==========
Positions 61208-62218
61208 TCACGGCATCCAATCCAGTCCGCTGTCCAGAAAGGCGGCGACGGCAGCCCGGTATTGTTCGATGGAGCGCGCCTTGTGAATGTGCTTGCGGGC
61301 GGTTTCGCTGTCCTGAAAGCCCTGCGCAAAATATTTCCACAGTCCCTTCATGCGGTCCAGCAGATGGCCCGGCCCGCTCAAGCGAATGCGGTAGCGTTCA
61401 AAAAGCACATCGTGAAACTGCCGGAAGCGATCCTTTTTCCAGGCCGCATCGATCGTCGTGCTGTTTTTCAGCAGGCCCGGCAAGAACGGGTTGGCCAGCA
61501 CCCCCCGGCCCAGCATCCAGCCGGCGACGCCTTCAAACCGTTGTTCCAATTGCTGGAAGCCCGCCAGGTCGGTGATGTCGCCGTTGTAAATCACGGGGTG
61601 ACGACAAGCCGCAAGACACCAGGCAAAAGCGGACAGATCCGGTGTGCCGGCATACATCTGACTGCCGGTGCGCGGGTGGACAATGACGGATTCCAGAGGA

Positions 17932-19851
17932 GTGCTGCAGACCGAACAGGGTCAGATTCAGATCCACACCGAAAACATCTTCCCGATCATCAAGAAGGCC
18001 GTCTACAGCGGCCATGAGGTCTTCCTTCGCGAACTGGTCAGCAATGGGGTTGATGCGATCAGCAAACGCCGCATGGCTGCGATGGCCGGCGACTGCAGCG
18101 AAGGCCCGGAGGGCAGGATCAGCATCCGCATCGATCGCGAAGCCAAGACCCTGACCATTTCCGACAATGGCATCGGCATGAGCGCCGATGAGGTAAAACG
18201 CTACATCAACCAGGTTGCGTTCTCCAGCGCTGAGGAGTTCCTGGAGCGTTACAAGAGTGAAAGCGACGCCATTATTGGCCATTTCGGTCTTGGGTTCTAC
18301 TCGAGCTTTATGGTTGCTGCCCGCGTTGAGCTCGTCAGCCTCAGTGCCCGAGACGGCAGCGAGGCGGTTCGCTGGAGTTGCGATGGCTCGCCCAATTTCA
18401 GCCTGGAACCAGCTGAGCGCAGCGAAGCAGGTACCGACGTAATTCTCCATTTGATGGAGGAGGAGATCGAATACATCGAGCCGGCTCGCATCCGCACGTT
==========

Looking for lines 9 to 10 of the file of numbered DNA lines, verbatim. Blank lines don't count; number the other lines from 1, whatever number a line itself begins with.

18001 GTCTACAGCGGCCATGAGGTCTTCCTTCGCGAACTGGTCAGCAATGGGGTTGATGCGATCAGCAAACGCCGCATGGCTGCGATGGCCGGCGACTGCAGCG
18101 AAGGCCCGGAGGGCAGGATCAGCATCCGCATCGATCGCGAAGCCAAGACCCTGACCATTTCCGACAATGGCATCGGCATGAGCGCCGATGAGGTAAAACG